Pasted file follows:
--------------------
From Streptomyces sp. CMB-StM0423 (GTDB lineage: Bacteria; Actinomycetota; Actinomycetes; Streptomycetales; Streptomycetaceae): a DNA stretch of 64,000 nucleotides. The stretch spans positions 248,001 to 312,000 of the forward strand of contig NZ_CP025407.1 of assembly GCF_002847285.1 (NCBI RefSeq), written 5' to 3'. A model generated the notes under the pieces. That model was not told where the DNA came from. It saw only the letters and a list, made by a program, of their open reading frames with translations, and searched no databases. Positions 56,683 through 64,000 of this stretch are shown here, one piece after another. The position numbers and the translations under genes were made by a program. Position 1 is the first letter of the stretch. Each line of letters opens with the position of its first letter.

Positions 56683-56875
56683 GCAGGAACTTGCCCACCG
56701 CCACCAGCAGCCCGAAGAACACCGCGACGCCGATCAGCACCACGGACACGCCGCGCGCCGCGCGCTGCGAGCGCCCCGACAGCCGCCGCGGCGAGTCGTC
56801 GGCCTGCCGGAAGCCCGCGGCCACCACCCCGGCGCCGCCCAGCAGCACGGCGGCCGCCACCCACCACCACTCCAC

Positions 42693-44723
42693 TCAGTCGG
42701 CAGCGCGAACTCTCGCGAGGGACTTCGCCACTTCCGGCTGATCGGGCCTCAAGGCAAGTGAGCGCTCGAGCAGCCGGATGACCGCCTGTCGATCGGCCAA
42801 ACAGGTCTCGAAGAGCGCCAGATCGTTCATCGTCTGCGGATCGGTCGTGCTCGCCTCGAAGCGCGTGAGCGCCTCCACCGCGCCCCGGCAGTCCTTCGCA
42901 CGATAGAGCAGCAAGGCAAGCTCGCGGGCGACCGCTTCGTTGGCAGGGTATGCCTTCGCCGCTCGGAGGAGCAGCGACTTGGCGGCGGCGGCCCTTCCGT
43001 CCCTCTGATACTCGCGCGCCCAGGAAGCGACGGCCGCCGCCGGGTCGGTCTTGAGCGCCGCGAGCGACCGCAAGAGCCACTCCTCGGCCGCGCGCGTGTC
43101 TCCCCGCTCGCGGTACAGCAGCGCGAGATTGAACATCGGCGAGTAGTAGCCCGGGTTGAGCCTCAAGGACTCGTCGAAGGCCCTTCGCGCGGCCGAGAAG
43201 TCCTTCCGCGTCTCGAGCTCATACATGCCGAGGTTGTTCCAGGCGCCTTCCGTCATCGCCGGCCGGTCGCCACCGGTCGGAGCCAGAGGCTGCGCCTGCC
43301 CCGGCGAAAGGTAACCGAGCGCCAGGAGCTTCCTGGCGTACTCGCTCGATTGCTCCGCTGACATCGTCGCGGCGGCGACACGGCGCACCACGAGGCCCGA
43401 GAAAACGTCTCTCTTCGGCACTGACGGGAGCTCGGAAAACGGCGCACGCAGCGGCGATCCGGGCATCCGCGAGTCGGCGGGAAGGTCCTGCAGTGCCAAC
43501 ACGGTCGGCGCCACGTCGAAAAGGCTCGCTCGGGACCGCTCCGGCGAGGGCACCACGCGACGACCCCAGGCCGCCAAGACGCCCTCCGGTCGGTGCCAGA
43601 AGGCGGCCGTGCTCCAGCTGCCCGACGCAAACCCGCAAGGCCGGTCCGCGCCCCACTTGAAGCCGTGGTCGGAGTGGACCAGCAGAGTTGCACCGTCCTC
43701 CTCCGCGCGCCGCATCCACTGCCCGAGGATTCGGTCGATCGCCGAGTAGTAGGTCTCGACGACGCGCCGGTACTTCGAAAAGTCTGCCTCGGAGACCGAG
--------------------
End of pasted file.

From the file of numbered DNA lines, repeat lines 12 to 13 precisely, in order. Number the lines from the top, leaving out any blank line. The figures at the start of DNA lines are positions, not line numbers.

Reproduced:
43101 TCCCCGCTCGCGGTACAGCAGCGCGAGATTGAACATCGGCGAGTAGTAGCCCGGGTTGAGCCTCAAGGACTCGTCGAAGGCCCTTCGCGCGGCCGAGAAG
43201 TCCTTCCGCGTCTCGAGCTCATACATGCCGAGGTTGTTCCAGGCGCCTTCCGTCATCGCCGGCCGGTCGCCACCGGTCGGAGCCAGAGGCTGCGCCTGCC